factors among subpopulations for whom the index is low (e.g., the very old and minorities).

Opportunities for behavioral research include the following:

  • study of the psychological concomitants of illness and how these affect self-care and response to formal care;

  • study of the comparative effectiveness of different modalities in the treatment of chronic mental disorders; and

  • examination of the effect of behavioral and social intervention on the outcome of long-term illness.

Resource Recommendations

Despite increases in the federal commitment to health research, the social and behavioral sciences have lost ground relative to other areas of investigation. Support for behavioral and social research on aging in 1989 was estimated at $80–$100 million from the federal government and $10–$15 million from nonfederal sources such as foundations (Behavioral and Social Research Program, NIA). Estimates of resources for the research agenda primarily involve investigator-originated studies and are to be phased in over a 5-year period.

Behavioral and social research will require substantial added funds during the first 5 years of the new research agenda, especially to raise funding for approved NIH research proposals on aging from one in four to one in two. Because much of the support for behavioral and social studies in aging comes from agencies outside the NIH (e.g., the Health Care Financing Administration and the Alcohol, Drug Abuse, and Mental Health Administration), support for research on aging by non-NIH agencies should be increased by at least 50 percent.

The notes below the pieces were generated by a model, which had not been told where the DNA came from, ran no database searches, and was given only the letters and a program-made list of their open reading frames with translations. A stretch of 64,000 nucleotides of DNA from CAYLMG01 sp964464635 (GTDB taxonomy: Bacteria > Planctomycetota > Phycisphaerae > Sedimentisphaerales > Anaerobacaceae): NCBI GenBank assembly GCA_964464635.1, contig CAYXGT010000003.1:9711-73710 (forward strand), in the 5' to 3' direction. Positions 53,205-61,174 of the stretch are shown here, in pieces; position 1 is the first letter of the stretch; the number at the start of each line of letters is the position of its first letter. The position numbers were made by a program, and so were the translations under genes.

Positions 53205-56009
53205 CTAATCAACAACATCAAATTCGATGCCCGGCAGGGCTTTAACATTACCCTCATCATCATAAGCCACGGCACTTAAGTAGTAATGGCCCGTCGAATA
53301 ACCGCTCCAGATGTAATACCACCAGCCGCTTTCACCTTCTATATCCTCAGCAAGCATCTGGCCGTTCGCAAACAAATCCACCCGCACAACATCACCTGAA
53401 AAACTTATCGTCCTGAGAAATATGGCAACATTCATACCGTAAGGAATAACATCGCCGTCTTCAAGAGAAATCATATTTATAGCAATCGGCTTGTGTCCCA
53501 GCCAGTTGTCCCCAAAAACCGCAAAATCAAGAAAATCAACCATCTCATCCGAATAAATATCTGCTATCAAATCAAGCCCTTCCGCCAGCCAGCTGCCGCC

Other support includes training for 200 more behavioral and social scientists per year, one-time costs for construction of additional centers for multidisciplinary research (see the recommendations for funding section), and a share in funds for infrastructure utilized by all areas of research on aging.

Health Services Delivery Research

The growth of the older population, particularly those 85 and over, the chaotic state of today's health care system, rising health care costs, and mounting public concern about value received for the health care dollar lend urgency to the need for a new impetus in health services delivery research. Research in health services delivery expands knowledge about the organization, financing, and deliv-



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